You might think every water manager in the Golden State is sleeping soundly these days.
L.A. rainfall is 158 percent of average. Ten of the 12 state reservoirs are filled to more than 100 percent of their historical average for mid-March — before the all-important snowpack which stands at 152 percent of normal has melted.
Water is up in the Canyon Basin Spreading grounds in a former gravel pit in Azusa on Friday, March 15, 2019. (Photo by Sarah Reingewirtz, Pasadena Star-News/SCNG)
San Gabriel River water from the San Gabriel Canyon Reservoirs spills over a rubber dam at the 210 Freeway as it heads to the spreading grounds in Irwindale on Friday, March 15, 2019. (Photo by Sarah Reingewirtz, Pasadena Star-News/SCNG)
SoundThe gallery will resume inseconds
Trucks head east on the 210 Freeway over a San Gabriel River rubber dam where water from the San Gabriel Canyon Reservoirs head to the spreading grounds in Irwindale on Friday, March 15, 2019. (Photo by Sarah Reingewirtz, Pasadena Star-News/SCNG)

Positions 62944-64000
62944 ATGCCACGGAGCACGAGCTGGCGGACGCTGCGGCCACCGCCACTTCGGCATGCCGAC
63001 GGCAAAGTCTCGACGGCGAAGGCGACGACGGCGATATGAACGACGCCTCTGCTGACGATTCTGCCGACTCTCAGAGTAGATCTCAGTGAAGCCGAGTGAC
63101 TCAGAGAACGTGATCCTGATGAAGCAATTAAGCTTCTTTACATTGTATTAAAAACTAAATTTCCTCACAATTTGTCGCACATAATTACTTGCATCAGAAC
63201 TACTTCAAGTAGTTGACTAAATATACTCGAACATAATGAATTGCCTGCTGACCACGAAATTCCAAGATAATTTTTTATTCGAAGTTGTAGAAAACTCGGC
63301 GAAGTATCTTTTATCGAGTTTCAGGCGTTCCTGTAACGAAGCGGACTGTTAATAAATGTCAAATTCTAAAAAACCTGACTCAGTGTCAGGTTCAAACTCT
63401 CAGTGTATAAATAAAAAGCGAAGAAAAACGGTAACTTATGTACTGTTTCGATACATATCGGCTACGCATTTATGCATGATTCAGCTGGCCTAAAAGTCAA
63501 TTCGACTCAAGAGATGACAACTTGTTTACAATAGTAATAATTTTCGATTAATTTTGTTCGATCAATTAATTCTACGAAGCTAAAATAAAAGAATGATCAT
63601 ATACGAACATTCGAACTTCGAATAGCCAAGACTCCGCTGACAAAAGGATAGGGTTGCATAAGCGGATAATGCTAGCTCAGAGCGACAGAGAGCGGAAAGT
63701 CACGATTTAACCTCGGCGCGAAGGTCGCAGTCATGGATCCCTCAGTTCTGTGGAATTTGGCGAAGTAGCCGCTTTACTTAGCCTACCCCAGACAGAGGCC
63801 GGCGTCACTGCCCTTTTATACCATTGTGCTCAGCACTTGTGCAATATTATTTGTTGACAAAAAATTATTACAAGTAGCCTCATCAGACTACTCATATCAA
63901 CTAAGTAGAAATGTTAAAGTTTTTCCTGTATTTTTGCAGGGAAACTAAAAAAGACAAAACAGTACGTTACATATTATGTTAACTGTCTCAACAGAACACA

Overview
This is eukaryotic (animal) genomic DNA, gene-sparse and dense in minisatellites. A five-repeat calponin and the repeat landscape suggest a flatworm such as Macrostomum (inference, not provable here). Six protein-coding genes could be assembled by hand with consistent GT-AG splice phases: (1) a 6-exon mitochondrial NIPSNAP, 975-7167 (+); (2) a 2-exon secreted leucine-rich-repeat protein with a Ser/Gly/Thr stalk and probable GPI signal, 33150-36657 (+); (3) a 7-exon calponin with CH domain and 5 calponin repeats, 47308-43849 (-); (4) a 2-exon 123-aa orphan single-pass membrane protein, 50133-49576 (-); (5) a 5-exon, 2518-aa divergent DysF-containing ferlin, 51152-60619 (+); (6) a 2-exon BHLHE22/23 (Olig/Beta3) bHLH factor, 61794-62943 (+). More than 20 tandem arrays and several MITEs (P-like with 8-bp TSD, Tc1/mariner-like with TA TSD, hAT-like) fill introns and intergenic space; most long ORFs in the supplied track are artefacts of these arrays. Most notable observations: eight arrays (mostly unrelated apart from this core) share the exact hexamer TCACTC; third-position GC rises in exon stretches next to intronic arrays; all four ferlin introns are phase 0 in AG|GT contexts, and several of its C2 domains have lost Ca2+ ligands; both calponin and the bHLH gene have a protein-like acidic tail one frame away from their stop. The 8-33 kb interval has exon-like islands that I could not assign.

Show Caption of
For the first time in 376 consecutive weeks, not 1 acre of California is in drought, according to new data released Thursday by The National Drought Mitigation Center, a joint project of the U.S. Department of Agriculture, the National Oceanic and Atmospheric Administration and the University of Nebraska.
Yet, even with all this wet news, local water manager still preach conservation and worry the drought will return next year and the year after. Also, they face the very real threat of climate change reducing snowpack forever, which may force them to stop relying on the open spigot from Northern California to keep water flowing through customers’ pipes and into SoCal homes and businesses.
“If you were to ask me when are you going to sleep soundly? Maybe after three-to-four years not only of above average rain, but rain we are able to capture,” said Tony Zampiello, executive officer of the Main San Gabriel Basin Watermaster.
Zampiello and others are like bankers of water, socking away all they can in times of plenty for the nonrainy days to come.
“Yes, maybe we are out of the woods,” he said. “But if we have another drought, that gallon of water you save today, you’ll be drinking in five years.”
It’s all about groundwater
What he and other managers are concerned about is groundwater — parked throughout the region in various underground caverns — that supplies more than 60 percent …read more
Source:: Dailynews – News